Wembley began as a settlement beside the ancient Harrow Road, part of the manor of Harrow. In 1792, Humphrey Repton was employed by the Page family to convert their farmland into a country estate, which became known as Wembley Park. In 1880 the Metropolitan Railway extended their lines through Wembley Park to Harrow, buying a portion of land from John Gray to do so. before nine years later buying the whole of Wembley Park. This would be a pivotal moment in the history of the Wembley and the suburbs, and would lead the way to the creation of Metro-Land.
The Metropolitan Railway, led by Sir Edward Watkin, wanted to turn Wembley Park into a perfect suburb full of commuters using the Met to get to work in London. Of course Wembley was still some distance from what was then considered London, and so a means of attraction was needed to bring people out. This was to be Watkins Tower and the pleasure grounds built around it. Designed to exceed the newly built Eiffel Tower, the firm of Stewart, MacLaren and Dunn won the design competition with a plan for 1200 ft steel tower The tower was to include restaurants, theatres, ballrooms, a hotel and a sanitorium. Building began in 1892 with it opening to visitors four years later when the building had reached 155 ft. The design had been switched from 8 legs to 4 to save money, but that choice would led to major subsidence.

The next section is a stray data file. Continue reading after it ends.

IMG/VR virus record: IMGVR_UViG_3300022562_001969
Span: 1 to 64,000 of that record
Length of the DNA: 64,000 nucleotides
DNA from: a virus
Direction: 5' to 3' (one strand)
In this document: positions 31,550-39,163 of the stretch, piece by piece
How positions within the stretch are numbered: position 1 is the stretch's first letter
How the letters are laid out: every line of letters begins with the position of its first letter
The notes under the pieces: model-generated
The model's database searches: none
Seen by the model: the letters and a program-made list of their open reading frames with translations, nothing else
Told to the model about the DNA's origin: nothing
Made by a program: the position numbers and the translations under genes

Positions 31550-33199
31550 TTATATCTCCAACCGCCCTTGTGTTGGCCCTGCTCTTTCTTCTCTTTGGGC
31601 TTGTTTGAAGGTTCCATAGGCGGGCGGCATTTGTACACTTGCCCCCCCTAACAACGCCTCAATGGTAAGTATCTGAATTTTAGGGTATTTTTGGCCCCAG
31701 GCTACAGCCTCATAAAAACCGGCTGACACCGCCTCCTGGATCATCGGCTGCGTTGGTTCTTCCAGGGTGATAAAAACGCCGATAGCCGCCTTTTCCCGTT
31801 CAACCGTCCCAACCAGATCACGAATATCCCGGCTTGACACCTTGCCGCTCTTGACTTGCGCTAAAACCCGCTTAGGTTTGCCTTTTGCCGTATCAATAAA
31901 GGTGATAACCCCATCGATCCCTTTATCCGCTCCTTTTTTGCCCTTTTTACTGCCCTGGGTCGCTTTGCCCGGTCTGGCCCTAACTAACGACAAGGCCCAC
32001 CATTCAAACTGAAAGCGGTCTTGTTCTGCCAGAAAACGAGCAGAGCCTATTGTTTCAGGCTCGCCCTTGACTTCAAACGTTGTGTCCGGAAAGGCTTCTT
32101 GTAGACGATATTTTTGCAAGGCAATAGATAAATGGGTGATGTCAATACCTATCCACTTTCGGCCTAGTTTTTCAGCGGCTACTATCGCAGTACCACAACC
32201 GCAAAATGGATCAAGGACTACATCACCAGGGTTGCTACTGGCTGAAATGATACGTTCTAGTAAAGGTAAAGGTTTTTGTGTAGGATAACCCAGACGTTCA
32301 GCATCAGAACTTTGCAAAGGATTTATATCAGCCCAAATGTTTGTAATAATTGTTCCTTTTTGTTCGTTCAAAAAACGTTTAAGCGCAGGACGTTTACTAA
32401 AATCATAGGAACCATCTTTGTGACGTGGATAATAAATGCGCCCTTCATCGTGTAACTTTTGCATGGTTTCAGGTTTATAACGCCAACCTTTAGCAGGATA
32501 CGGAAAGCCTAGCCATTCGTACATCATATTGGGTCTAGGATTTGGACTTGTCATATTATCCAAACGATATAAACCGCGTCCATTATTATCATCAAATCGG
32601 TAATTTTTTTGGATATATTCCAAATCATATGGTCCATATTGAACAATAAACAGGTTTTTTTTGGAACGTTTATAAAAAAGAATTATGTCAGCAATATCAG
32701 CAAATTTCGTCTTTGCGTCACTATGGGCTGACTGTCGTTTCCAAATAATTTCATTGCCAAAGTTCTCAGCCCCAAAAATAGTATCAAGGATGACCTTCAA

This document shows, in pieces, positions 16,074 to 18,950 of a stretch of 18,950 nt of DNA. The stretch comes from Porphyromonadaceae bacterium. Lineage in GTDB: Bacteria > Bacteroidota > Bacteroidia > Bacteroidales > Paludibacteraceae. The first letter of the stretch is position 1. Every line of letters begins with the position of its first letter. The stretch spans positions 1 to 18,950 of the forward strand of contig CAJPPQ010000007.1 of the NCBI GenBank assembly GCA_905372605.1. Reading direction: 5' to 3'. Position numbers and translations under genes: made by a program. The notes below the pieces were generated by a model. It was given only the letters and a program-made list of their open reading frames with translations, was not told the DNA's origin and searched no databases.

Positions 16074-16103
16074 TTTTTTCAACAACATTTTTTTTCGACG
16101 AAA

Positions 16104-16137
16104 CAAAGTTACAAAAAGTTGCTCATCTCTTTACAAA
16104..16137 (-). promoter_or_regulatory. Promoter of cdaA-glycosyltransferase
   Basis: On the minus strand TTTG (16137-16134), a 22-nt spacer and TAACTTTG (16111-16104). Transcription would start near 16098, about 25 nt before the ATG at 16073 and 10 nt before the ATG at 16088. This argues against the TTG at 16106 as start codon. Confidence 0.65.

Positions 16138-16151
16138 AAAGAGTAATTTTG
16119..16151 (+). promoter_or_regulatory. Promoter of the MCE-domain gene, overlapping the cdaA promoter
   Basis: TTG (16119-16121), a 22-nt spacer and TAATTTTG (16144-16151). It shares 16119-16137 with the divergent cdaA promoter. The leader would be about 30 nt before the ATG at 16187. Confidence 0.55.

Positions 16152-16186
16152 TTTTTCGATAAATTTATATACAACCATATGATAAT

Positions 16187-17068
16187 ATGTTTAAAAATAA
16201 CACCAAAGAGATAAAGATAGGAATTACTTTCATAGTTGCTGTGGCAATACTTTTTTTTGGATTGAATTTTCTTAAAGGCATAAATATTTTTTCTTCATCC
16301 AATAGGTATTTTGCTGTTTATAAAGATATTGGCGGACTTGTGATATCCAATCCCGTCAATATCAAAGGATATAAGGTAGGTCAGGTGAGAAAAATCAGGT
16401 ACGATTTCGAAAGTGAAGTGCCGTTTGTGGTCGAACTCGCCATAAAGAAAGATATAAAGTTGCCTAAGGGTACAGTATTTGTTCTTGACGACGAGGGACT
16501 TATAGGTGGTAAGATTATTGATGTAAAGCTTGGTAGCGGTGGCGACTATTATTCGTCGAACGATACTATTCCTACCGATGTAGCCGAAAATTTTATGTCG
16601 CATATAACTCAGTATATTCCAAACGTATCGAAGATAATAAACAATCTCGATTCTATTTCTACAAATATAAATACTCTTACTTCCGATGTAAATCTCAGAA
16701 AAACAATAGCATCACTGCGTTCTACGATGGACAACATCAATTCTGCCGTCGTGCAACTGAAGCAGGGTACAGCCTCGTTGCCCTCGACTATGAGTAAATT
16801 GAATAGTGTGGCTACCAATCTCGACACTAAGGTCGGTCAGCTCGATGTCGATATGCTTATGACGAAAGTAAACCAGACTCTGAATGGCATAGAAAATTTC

After a busy beginning, the crowds dried up and the money for the construction ran out. In 1902 the tower was deemed unsafe, and it was decided to demolish the half built tower, with the foundations being dynamited in 1907. The area around the pleasure ground started to be developed, with houses being built to form Wembley Park Village, all in the tudorbethan style. The next event to draw people to Wembley was the British Empire Exhibition of 1924.
The exhibition was planned with the stated aim of an exhibition "... to enable all who owe allegiance to the British flag to meet on common ground and learn to know each other.”. The design of the exhibition buildings was largely by Maxwell Ayrton and John Simpson, with Owen Williams appointed as the engineer. They designed and built a range of buildings in the Beaux Arts style, including national pavilions for almost every country in the Empire, as well as pleasure gardens, shops, restaurants and an amusement park. However the centrepieces of the site were to be the Palaces of Industry, Arts, Engineering and Horticulture, alongside a national sports stadium.